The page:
‘Fire left me with 90% burns and wishing I was dead – but now I’ve found happiness’
Layla Skalli suffered from depression and addiction to painkillers after her horrific injuries but after travelling the world she’s reassessed her life

When a firefighter carried her out of her blazing student flat, intense heat from her injuries penetrated his safety clothing and burnt him too.
 
The 19-year-old was given a less than 1% chance of survival.
Incredibly Layla did make it, but she wished she had not. Her life-changing injuries led to depression and she became addicted to the painkillers she was taking for crippling pain.
 
More tragedy was to come when her mother Jackie died of an accidental overdose. Layla, now 26, said: “The fire destroyed me on every level, and then it robbed me of my mum.”
 
Bu now, nearly seven years on, she is happy to be here and wants others to know hope can always be found.
 
Layla went on: “I spent years wishing I had not been saved, but I have managed to change how I feel. Three years ago I found the courage to travel the world, to face the world, and that has changed everything.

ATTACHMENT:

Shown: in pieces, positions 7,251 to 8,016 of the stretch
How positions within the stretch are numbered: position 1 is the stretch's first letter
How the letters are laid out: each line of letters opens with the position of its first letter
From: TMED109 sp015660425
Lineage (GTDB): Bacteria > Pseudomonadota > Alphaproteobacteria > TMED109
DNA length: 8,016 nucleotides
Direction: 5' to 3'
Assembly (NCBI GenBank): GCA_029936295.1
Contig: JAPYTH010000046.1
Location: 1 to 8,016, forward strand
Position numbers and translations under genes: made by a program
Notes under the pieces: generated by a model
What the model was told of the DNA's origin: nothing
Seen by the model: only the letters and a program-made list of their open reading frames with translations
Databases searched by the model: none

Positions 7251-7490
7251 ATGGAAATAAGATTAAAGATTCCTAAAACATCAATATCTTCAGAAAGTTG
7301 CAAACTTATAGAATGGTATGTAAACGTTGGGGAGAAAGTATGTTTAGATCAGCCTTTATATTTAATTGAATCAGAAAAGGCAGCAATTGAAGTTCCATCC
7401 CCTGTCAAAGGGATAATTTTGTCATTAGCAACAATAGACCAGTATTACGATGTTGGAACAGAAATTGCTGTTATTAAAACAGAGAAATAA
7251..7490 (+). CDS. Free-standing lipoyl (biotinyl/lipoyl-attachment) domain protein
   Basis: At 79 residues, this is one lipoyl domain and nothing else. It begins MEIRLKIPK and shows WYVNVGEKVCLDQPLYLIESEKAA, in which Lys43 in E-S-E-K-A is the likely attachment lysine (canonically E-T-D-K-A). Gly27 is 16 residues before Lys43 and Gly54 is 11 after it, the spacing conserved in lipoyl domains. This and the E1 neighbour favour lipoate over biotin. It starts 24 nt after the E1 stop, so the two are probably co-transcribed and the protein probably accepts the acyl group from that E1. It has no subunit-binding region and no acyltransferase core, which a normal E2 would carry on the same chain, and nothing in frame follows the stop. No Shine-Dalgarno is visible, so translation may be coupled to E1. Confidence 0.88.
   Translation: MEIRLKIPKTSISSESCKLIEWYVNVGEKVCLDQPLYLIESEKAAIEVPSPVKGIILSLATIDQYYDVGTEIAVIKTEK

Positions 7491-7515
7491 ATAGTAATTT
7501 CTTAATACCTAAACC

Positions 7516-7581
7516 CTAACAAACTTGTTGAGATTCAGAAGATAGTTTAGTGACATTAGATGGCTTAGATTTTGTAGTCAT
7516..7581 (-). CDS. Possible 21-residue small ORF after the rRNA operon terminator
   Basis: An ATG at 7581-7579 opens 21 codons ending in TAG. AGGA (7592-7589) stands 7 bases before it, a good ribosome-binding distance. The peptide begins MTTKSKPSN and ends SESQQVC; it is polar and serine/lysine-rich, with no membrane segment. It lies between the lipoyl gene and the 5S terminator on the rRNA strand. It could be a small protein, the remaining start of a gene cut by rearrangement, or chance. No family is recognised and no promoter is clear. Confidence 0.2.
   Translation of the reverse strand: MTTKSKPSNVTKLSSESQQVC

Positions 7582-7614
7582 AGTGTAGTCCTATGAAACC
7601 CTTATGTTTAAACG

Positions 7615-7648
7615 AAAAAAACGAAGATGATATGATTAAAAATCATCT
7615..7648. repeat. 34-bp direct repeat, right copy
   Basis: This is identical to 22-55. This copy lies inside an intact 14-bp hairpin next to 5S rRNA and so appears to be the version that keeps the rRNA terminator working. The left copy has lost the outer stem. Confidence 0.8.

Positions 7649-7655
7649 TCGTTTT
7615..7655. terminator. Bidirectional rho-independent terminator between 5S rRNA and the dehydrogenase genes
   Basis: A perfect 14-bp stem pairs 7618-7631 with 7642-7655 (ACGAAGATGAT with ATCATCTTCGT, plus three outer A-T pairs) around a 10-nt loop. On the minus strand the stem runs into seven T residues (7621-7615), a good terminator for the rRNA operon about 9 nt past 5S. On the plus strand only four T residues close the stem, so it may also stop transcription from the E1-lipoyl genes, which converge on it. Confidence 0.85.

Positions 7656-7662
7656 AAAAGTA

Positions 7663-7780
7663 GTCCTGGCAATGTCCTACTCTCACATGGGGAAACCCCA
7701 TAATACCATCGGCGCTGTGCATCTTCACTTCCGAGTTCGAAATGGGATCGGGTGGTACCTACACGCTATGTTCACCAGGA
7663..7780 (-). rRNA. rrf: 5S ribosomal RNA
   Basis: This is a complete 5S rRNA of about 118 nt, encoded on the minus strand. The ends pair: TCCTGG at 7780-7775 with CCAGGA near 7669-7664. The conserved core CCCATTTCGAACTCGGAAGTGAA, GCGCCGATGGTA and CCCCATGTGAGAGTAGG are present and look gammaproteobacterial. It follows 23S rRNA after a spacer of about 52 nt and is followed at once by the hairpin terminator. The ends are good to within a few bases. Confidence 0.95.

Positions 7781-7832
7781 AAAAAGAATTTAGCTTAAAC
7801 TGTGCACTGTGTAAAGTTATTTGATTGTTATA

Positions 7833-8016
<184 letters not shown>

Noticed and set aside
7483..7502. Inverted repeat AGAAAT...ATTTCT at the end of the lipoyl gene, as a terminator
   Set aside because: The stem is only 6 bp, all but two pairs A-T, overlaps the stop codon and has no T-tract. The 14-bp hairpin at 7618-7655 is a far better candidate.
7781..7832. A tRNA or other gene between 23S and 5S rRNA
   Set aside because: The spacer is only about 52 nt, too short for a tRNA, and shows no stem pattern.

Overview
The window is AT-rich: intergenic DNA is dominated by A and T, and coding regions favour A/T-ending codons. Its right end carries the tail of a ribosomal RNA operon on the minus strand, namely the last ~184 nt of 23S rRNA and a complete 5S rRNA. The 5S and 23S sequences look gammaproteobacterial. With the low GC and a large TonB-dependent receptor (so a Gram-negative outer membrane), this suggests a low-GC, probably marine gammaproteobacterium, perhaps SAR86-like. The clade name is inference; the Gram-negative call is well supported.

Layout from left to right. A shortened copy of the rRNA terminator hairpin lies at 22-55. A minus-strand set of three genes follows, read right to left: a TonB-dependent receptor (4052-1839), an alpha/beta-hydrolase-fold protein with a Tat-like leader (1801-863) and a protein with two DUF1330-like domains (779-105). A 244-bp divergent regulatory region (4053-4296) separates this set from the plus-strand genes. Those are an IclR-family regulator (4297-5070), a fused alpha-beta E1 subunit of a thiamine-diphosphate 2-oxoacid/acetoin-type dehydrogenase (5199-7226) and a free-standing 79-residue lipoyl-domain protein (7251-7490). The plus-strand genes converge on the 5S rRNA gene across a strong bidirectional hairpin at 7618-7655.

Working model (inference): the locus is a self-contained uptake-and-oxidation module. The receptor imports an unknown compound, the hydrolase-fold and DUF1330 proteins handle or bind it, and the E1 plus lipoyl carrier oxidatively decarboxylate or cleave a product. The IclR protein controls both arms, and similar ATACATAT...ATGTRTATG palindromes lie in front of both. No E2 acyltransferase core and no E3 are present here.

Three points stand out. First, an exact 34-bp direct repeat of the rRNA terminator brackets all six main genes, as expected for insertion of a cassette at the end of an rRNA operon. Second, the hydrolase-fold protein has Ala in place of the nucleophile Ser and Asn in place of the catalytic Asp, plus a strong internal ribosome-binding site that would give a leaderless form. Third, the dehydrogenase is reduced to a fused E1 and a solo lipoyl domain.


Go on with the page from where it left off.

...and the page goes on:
“On the other side of the globe I uncovered my burns and let people see me. I was accepted and I realised it was possible to enjoy life again.
 
“I may be scarred, but I am no longer scared. In fact, I’m proud of my scars and how far I’ve come. I would never have had the courage to go travelling on my own before the fire.”
 
Brave Layla, of North London, said it is still not known how the blaze started in her flatshare in Norwich as she slept on April 14, 2009. But there was no warning as her landlord had not fitted any smoke alarms.
 
A catering student who planned to join the army, Layla’s future crumbled when she awoke from a coma nine days later.
 
She said: “The first thing I remember is coming round disorientated and seeing Mum’s face. I had no idea what had happened.”
 
Jackie, 41, said she had fallen unconscious in heavy smoke. Fire crews smashed through her third-floor window to save her, seconds before the room exploded.
 
While her housemates escaped unharmed, carbon monoxide levels in Layla’s body were near lethal and she was on the verge of organ failure.
 
Yet 12 hours on she was still clinging to life, so during a nine-hour operation medics removed her burned skin and planned a “suit” of skin to be grown from her cells and donors. It would be grafted on over coming months.
 
When she awoke, Layla was unaware of the extent of her injuries.

Her face had been protected by her hands as she fell unconscious, but Layla said: “I wasn’t prepared for the way the rest of my body looked.”
She also had to learn to walk again, and lost count of all her operations. Three months after the fire, she moved in with her parents and Jackie cared for her full-time.
 
Layla said: “She would get me dressed, change my dressings, she even slept with me as I suffered terrifying nightmares. The pain was constant and only numbed by the strongest painkillers.”